Harvesting food awareness in Encinitas, Part Two

When developers were granted permits to build new housing in Encinitas in the 1990s, they were required to reserve land for schools to serve the children of the new homes.

A 10-acre parcel on Quail Gardens Drive was set aside for this purpose and was deeded to the Encinitas Union School District in the early 2000s.

Because the projected number of students did not materialize, the land sat empty for years, said Tim Baird, EUSD superintendent.

The state frowns on unused school land and was moving forward on an assessment of about $60,000 per year, Baird said, prompting the district to have serious discussions about the property.

Although he said the district didn’t need a school then, he felt the district eventually might.

“This was the last big parcel of land available to us,” he said. “We therefore knew that whatever we did on the land, we had to be able to turn our work into a school at some point in the future.”

The unique idea of Farm Lab met all requirements. The property was eventually transformed into an outdoor classroom that offers hands-on learning about bio-diversity, crop production and environmental science.

Only one acre of the site is currently growing food for the district’s schools, but three more acres on the northern side of the property are being primed for future farming, with cover crops and soil amendments building soil fertility.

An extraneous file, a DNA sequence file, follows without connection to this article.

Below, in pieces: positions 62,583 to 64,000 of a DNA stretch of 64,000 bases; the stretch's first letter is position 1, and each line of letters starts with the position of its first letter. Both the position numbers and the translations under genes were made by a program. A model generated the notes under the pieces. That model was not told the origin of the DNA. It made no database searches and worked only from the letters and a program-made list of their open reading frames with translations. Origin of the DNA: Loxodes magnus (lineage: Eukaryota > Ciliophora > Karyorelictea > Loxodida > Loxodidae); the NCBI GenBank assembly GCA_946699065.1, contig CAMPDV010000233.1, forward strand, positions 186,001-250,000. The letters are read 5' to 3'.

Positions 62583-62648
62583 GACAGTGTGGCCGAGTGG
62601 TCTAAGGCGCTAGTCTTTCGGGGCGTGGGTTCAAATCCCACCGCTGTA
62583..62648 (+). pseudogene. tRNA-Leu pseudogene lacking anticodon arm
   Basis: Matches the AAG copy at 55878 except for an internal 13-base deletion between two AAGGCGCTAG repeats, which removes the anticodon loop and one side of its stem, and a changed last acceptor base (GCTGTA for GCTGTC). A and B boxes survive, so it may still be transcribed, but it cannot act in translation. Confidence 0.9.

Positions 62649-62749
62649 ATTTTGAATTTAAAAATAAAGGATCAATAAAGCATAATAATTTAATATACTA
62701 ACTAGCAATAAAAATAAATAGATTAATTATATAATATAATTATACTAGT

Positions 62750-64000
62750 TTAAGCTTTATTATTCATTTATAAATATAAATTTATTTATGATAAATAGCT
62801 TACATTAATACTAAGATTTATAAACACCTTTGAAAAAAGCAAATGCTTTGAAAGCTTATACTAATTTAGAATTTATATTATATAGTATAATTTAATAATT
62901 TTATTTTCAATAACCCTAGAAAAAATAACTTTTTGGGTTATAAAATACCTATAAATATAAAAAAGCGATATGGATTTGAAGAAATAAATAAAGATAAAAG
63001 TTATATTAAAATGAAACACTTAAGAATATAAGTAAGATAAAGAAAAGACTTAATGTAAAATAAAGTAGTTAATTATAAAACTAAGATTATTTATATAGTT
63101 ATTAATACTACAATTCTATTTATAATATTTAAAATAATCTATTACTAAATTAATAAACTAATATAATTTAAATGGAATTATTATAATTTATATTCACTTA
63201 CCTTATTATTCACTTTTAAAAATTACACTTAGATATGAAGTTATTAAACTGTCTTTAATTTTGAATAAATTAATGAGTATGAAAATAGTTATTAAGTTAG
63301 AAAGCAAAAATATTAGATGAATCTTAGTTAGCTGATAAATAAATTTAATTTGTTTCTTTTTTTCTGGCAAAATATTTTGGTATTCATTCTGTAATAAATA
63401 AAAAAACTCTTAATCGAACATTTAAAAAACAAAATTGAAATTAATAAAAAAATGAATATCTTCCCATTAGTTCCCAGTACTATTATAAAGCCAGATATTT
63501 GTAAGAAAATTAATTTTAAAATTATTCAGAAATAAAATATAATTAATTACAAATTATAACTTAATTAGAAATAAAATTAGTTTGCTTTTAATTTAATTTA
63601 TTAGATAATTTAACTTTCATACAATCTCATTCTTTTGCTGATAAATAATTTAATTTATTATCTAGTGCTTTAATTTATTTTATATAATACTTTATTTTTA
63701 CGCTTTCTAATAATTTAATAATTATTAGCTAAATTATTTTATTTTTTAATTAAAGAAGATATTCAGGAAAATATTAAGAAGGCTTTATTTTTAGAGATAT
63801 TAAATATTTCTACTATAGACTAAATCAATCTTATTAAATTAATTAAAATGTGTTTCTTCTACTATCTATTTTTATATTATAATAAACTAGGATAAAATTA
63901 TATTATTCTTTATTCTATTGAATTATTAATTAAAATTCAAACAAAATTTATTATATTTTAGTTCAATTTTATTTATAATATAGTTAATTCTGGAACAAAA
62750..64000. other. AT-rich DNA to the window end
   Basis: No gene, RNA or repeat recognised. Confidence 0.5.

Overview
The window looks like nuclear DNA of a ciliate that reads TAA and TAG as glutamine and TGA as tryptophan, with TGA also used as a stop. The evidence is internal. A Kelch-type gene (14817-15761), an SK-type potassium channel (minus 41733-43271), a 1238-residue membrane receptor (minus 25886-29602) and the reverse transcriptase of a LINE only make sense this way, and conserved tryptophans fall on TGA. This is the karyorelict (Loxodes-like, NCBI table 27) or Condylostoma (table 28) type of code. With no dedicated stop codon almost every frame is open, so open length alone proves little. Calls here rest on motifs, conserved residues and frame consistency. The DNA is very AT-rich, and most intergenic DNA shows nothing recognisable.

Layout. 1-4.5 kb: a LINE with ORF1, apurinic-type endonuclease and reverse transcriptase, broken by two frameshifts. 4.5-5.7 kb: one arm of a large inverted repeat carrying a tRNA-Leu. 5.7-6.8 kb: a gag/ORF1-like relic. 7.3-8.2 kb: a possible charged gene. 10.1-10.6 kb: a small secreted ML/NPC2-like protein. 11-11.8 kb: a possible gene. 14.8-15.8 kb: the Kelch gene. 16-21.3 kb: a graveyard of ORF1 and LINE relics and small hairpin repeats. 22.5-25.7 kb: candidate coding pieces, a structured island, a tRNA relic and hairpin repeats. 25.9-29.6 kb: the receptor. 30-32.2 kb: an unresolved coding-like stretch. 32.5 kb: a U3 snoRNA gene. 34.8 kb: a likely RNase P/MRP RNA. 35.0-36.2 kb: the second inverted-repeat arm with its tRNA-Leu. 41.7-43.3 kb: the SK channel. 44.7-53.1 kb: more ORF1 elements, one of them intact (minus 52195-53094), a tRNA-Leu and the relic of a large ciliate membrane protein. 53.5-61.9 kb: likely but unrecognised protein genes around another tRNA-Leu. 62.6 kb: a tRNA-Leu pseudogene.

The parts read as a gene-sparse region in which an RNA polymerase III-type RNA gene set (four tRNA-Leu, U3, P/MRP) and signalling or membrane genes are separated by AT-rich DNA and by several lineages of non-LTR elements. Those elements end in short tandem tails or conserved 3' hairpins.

We love our worms!

Water usage and conservation are a major focus in Encinitas schools.

“We have a whole series of lessons around water use,” said Baird.

Each of the nine K-6 campuses offers filtered water, and drip irrigation nourishes the crops at Farm Lab.

Farm Lab Director Mim Michelove said the San Dieguito Water District measured water usage at Farm Lab last summer, when more water is used than at any other time of the year.

“They calculated that … we used less than half of the water used in an average San Diego home,” she said. “That amount is consistent year-round, although we obviously use even less in cooler months.”

Three Israeli-designed rain barrels, using an innovative yet simple concept to capture rain water, are in place at Farm Lab.

Michelove said the rain barrels utilize a uniquely designed release valve at the bottom that eliminates bacteria and sediment.